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Articles | Volume XLIII-B2-2022
Int. Arch. Photogramm. Remote Sens. Spatial Inf. Sci., XLIII-B2-2022, 1055–1061, 2022
https://doi.org/10.5194/isprs-archives-XLIII-B2-2022-1055-2022
Int. Arch. Photogramm. Remote Sens. Spatial Inf. Sci., XLIII-B2-2022, 1055–1061, 2022
https://doi.org/10.5194/isprs-archives-XLIII-B2-2022-1055-2022
 
30 May 2022
30 May 2022

DETECTING ANTHROPOGENIC VOLUME CHANGES IN CROSS SECTIONS OF A SANDY BEACH WITH PERMANENT LASER SCANNING

M. Kuschnerus1, R. Lindenbergh1, Q. Lodder2, E. Brand2, and S. Vos3 M. Kuschnerus et al.
  • 1Department of Geoscience and Remote Sensing, Delft University of Technology, Stevinweg 1, 2628CN Delft, The Netherlands
  • 2Rijkswaterstaat, Ministry of Infrastructure and Water Management, Griffioenlaan 2, 3526LA Utrecht, The Netherlands
  • 3Coastal Engineering Department, Delft University of Technology, Stevinweg 1, 2628CN Delft, The Netherlands

Keywords: Permanent Laser Scanning, Change Detection, Time Series, Volume Change, Coastal Remote Sensing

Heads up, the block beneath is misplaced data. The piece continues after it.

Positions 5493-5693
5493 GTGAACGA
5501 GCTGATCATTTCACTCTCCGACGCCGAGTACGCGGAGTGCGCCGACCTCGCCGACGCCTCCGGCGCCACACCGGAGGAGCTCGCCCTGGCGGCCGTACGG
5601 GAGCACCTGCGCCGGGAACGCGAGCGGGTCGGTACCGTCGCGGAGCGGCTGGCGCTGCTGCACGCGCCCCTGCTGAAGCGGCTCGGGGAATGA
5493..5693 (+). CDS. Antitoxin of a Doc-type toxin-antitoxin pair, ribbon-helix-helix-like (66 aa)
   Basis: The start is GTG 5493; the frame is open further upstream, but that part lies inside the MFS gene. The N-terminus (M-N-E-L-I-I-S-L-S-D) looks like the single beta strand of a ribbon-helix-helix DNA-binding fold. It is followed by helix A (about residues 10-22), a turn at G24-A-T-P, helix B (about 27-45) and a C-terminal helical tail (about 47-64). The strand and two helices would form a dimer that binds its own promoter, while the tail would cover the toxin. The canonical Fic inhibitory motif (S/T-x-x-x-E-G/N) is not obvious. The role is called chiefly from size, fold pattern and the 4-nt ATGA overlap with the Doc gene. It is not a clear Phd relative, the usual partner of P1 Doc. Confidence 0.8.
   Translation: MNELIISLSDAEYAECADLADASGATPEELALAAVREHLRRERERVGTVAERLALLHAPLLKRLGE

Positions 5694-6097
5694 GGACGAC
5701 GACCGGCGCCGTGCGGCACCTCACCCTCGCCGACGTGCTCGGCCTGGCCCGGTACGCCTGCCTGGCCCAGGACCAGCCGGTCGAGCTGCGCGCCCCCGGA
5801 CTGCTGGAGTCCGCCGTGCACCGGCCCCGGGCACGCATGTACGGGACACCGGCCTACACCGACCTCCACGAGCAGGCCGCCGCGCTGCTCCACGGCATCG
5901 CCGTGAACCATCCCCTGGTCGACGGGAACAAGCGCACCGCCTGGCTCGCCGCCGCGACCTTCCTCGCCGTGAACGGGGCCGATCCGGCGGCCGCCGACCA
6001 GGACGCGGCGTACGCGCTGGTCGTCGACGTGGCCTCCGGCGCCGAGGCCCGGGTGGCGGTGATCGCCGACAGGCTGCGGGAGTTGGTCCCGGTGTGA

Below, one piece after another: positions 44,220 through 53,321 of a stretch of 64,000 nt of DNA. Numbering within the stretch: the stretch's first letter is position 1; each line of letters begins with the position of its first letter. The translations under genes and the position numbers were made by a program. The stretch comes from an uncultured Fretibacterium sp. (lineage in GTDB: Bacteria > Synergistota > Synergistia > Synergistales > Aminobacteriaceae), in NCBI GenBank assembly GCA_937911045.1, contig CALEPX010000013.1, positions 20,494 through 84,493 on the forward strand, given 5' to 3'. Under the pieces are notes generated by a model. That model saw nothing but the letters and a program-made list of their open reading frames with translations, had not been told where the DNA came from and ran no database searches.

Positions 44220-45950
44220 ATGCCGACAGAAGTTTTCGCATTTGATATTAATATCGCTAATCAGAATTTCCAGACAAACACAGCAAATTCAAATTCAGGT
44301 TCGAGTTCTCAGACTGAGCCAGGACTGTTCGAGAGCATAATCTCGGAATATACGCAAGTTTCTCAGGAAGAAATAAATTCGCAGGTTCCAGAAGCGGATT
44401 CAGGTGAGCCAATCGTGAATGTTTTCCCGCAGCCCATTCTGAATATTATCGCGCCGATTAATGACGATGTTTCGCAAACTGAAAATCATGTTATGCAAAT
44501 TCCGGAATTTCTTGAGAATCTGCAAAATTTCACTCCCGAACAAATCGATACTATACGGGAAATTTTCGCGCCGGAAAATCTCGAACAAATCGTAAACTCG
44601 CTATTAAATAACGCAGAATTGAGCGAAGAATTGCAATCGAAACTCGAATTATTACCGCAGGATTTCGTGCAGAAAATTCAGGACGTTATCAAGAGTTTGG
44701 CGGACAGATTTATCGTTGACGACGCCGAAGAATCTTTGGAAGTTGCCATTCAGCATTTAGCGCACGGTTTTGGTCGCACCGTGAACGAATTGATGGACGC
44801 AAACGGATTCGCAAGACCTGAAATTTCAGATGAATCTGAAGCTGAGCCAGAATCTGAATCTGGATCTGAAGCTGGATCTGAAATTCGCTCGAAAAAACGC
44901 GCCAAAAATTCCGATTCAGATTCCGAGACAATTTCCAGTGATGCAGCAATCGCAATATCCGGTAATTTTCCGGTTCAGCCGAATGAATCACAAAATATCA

Abstract. Coastal areas world wide are highly dynamic areas, subject to continuous deformation processes. Both natural and anthropogenic processes constantly cause changes at various spatial scales. Sandy beaches in the Netherlands fall under a regulation, according to which moving sand is permitted, if the volume change remains below a certain threshold. The threshold holds for volume changes within a cross section of 1 m width of the beach. The enforcement of this rule is currently labor intensive, because monitoring generally happens only on a yearly basis, or incidental and non-quantitative. Improved observation capabilities with remote sensing are advancing the supporting technology for this kind of regulations. Permanent laser scanning is a potential tool for monitoring and quantifying volume changes of a section of the beach. We develop and implement methodology to extract time series of volume change with respect to a reference date of 01-01-2020 covering January 2020 until the end of April 2020. The method is applied on point cloud data from a permanent laser scanner on the coast of Noordwijk, The Netherlands. We analyse the time series for incidents, where the threshold in volume change is passed, and find all shortest intervals during which the threshold is passed. Then we analyse potential underlying cause in order to support not only enforcement, but also evaluation of the current regulation. This will ultimately help to work towards a better understanding of the influence of small scale human activities on coastal development.